Common Sense Note
Parents need to know that Queen and Country is the sequel to director John Boorman's autobiographical WWII drama Hope and Glory (1987). Set in 1952, the sequel has a coming-of-age feel, with the main protagonist (and stand-in for Boorman) now an 18-year-old conscript in the British National Army. The movie follows young Bill as he serves his country in the post-WWII era, befriends other soldiers, and struggles with superiors still reeling from the war. Expect frequent strong language ("f--k," "s--t," "wanker," "a--hole," etc.) and a couple of scenes that show a woman partially nude: A woman bares a breast to a peeping soldier she's attracted to, and a woman strips to go skinny dipping (her butt is seen). There's also a non-graphic sex scene and much talk among the soldiers about sex, virginity, and which female celebrities they find beddable (like Jane Russell and Elizabeth Taylor). Characters drink and smoke (typical for the time period), and some soldiers' wounds are shown (amputations, shell shock). With its various commentaries on politics, class, and love, Queen and Country is a thought-provoking period film for mature high school-aged teens.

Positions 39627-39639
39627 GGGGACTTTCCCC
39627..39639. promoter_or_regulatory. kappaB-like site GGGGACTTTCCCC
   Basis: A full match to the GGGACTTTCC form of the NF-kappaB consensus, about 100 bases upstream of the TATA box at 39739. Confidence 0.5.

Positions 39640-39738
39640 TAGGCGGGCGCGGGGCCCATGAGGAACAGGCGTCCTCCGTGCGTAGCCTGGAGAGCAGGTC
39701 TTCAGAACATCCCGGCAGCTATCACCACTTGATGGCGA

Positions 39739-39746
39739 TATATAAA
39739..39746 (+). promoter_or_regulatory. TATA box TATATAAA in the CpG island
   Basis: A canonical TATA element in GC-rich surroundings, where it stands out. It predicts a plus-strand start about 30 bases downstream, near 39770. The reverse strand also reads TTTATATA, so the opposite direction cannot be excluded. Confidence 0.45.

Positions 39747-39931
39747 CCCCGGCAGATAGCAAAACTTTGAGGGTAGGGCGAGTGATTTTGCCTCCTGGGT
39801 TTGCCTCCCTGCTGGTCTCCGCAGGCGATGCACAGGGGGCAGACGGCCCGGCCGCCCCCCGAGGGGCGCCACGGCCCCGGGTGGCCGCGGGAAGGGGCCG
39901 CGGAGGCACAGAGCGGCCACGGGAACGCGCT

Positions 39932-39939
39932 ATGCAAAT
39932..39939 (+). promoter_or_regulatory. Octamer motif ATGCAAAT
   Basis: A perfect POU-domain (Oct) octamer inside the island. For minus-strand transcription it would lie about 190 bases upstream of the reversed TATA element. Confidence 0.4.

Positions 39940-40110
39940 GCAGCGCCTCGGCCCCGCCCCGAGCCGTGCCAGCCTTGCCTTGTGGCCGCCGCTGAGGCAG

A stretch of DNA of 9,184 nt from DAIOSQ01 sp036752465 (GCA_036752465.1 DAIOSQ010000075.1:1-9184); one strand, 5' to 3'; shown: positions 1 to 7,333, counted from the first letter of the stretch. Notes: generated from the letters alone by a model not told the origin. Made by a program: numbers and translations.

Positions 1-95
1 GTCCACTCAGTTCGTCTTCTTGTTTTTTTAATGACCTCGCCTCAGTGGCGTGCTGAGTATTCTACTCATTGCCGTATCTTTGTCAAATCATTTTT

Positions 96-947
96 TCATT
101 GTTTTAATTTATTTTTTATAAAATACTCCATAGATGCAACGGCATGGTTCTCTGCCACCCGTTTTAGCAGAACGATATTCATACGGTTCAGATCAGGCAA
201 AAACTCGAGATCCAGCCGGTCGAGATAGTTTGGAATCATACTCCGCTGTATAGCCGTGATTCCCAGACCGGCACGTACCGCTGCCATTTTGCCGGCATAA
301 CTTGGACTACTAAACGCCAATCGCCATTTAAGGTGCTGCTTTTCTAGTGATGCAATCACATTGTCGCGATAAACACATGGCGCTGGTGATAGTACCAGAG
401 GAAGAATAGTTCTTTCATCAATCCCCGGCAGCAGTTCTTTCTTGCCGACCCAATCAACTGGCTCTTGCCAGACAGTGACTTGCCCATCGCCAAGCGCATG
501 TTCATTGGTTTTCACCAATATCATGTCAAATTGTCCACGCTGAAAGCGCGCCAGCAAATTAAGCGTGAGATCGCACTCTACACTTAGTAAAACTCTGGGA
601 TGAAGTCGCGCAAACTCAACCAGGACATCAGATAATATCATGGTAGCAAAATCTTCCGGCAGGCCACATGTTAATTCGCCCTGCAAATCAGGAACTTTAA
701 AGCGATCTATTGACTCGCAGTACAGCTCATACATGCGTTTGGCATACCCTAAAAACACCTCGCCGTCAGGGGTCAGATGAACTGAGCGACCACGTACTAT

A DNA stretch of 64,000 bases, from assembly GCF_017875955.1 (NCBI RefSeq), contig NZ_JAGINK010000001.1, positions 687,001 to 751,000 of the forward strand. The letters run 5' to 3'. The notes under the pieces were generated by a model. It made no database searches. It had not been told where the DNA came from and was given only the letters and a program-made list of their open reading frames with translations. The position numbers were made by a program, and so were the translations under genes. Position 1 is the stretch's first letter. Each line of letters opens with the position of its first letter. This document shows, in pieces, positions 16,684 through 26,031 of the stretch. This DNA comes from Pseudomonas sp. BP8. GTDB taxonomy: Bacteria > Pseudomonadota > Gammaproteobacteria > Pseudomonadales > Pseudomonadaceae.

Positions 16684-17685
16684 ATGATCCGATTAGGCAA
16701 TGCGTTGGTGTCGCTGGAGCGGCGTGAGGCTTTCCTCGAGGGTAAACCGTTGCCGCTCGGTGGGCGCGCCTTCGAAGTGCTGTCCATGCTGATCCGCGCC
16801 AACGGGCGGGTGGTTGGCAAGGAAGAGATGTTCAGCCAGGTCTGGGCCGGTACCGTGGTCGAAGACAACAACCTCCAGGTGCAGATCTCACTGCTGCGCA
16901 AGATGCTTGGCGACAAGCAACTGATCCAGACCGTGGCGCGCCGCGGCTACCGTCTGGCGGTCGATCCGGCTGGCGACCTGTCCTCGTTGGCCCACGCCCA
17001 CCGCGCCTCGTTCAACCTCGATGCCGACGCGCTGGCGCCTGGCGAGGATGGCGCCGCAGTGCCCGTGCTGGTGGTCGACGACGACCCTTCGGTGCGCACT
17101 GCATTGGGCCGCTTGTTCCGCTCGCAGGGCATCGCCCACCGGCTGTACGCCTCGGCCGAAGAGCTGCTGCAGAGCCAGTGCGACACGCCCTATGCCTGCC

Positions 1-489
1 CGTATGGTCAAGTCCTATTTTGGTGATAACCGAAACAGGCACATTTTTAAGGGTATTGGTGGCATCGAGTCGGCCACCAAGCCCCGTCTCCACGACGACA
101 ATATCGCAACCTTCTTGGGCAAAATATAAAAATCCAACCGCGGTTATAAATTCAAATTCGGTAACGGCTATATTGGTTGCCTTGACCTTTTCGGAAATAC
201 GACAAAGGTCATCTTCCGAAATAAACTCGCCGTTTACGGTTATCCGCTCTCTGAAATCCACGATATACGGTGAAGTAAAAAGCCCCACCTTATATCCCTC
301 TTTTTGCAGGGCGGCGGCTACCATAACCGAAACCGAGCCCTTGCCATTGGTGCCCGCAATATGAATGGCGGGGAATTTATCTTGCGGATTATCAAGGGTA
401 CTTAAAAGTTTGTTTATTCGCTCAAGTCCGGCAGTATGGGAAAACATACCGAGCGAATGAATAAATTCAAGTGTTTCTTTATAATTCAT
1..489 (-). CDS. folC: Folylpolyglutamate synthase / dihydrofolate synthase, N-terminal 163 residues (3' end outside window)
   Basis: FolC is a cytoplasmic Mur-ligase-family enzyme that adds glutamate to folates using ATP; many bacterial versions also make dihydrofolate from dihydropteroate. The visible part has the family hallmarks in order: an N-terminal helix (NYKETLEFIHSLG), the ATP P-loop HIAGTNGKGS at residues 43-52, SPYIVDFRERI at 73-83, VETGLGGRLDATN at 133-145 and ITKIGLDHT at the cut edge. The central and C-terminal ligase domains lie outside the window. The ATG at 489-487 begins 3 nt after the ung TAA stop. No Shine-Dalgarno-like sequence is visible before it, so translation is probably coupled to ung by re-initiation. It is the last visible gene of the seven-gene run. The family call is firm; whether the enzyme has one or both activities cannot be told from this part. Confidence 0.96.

Much discussion of virginity and sex, but only one actual sex scene. It's quick and shadowy; viewers see kissing and then two characters on a bed together -- he has his trousers down, and she has her legs wrapped around him. Earlier in the movie, a character catches two soldiers peeping on her nurses' dormitory, and she presses a bare breast against a window. Best friends reveal that one had sex with the other's girlfriend, and the other with his friend's sister. A woman disrobes to go skinny-dipping; her butt is in full view.
Two soldiers have a fist fight, two friends push and shove each other, a woman is hospitalized. An officer visits a military hospital full of injured soldiers, including an amputee and some suffering from shell shock/PTSD.
Frequent strong language includes "f--k" (both as a term for sex and as an expletive),"wanker," "s--t," "sh-te," "a--hole," "t-ts," and the insults "coward," "skiver," "useless," etc.
Explores the theme of what it means to be a patriot who may not always agree with the policies of his/her country, the importance of thinking for yourself even as you follow rules, and the mysteries of attraction and romance. Also reveals how class-conscious English society was -- and why it was so limiting for people in terms of who they could/should marry or fall in love with.
Drugs / Tobacco /
Adults smoke cigarettes (or "fags" as the Brits call them) -- as was typical of the time -- and drink on a regular basis.